Archives

Uncategorized

The web is, of course, full of thoughtful pieces (and not so thoughtful pieces) about Friday’s tragedy.

Nicholas Kristof’s column in the New York Times was a definite keeper.

IN the harrowing aftermath of the school shooting in Connecticut, one thought wells in my mind: Why can’t we regulate guns as seriously as we do cars?

The fundamental reason kids are dying in massacres like this one is not that we have lunatics or criminals — all countries have them — but that we suffer from a political failure to regulate guns. Read More

Uncategorized

Leonard Pitts of the Miami Herald tells it like it is in this column that was reprinted in the Charlotte Observer this morning:

Can we finally say the thing we have not said so far?

Last week, a white supremacist shot up a Sikh temple near Milwaukee, killing six people and wounding three. It is considered likely that the shooter mistook the Sikhs, whose men wear beards and turbans, for Muslims. The massacre came a few weeks after a characteristically baseless charge by Michele Bachmann and several other conservative legislators that a Muslim aide to Secretary of State Hillary Clinton has ties to Islamic extremism.

The juxtaposition of those two events is emphatically not meant to suggest Bachmann somehow “caused” the Wisconsin rampage. No, the point is that we are looking for terror in all the wrong places. Or, perhaps more accurately, that we are not looking for it in all the right places. Read More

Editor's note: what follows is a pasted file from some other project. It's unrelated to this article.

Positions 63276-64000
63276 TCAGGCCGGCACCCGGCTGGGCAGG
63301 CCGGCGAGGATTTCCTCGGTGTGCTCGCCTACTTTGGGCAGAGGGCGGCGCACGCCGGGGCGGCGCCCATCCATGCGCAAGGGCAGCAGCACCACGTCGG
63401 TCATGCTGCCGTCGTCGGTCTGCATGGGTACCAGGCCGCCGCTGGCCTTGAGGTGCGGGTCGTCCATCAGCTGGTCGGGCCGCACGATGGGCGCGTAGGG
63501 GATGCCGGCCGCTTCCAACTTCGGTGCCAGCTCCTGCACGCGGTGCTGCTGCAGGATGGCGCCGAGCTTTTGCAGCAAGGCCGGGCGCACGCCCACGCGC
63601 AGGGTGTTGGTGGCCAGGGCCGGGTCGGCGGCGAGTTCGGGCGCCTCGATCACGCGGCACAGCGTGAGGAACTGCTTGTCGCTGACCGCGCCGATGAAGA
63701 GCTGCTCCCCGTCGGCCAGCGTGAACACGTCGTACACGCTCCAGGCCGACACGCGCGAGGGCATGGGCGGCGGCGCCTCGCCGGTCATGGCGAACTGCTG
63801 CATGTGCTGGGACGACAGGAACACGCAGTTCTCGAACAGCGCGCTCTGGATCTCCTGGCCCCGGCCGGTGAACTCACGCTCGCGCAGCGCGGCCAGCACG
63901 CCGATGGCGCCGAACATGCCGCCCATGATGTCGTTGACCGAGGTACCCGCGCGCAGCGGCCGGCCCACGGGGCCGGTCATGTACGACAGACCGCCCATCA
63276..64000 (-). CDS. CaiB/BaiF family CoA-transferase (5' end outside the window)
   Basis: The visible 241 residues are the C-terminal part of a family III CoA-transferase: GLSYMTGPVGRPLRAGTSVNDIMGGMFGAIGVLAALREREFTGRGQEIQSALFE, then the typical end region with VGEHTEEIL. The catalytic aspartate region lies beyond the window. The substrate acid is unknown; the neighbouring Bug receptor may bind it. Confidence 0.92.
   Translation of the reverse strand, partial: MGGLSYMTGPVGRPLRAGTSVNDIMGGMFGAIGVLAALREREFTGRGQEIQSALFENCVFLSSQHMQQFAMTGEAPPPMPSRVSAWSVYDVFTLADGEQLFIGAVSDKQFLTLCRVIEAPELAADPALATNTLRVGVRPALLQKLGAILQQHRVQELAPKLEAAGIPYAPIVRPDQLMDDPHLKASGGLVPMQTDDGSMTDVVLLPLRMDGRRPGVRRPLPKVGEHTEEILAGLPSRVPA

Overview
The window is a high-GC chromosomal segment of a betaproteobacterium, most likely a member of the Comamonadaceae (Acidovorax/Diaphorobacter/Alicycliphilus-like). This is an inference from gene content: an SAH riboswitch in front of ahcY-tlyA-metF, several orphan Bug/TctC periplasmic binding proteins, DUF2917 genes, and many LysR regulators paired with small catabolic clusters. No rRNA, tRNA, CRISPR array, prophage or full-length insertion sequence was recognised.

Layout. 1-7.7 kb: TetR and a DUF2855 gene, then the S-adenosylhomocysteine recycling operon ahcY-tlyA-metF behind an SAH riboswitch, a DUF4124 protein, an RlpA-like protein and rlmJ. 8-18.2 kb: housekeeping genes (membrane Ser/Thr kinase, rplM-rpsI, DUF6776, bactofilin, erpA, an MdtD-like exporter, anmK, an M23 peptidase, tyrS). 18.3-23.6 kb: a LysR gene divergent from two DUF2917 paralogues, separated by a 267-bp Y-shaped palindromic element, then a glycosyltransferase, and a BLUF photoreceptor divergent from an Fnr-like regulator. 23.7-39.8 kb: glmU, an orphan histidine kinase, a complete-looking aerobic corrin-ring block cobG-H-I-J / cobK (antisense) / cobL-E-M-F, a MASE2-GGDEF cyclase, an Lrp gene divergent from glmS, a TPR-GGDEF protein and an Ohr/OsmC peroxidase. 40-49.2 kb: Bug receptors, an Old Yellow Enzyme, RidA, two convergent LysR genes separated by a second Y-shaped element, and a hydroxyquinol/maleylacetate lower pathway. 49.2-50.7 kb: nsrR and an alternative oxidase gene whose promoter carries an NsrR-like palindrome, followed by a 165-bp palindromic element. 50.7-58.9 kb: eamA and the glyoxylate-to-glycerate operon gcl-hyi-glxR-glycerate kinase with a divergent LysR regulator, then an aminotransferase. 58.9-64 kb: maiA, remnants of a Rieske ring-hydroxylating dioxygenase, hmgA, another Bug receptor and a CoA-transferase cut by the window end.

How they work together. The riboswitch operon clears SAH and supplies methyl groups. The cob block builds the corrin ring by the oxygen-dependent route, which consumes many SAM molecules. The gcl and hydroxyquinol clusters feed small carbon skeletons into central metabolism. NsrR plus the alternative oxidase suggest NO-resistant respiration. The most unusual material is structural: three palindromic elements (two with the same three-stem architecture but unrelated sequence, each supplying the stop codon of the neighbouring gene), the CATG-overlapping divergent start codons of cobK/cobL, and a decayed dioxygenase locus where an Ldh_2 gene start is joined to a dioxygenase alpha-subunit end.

Uncategorized

Even before the tragedy in Colorado last week, significant majorities of American gun owners (and even National Rifle Association members) supported tougher gun laws in the U.S.

As reported by the folks at Think Progress, both groups strongly support tougher laws, including requiring people to notify police when their firearms are stolen and placing modest regulations on “concealed carry” permit holders. The findings come on top of other broader surveys that show Americans generally support tougher laws even as they support a general right to bear arms.

Of course, all of this is very modest. No one is suggesting or proposing any kind of significant effort to fundamentally alter the American landscape when it comes to firearms. What it does show, however, is that most Americans (gun owners and non-gun owners alike) still harbor a lot of common sense on this issue.

They realize that there must be some limits on weapons ownership. Even the most ardent gun advocate must concede, for example, that the public has a right to place limits on private ownership of artillery guns, bazookas, and bombs if our society is to remain free. And they realize that it is possible to protect gun rights and reduce the carnage on our streets. Let’s hope this simple truth sinks into the heads of our political leaders sooner rather than later.  

 

Uncategorized

This is from a solid editorial in the Boston Globe that appeared today in the aftermath of last night’s tragedy in Colorado:

“It’s possible to view these episodes as a tragic but unavoidable consequence of Americans’ right to bear arms, just as auto accidents are a price of our freedom of movement. Yet carmakers and regulators work constantly, deploying new technologies and new laws, to limit the latter danger. If tighter gun laws aren’t the answer to mass shootings by deranged individuals, Americans have to take a hard look at the other possibilities. Frisking everyone who enters a movie theater, or an office park, or anywhere else large numbers of people might gather? Deploying, on domestic soil, the kind of ingenious tactics used against Al Qaeda terrorists? Surely the answer isn’t to simply tolerate these shootings.”

In other words, to those who oppose stricter gun laws: Please show us a plan that doesn’t involve arming every American up to their eyeballs. There must be an alternative.  We cannot continue to accept these kinds of disasters as unavoidable or inevitable.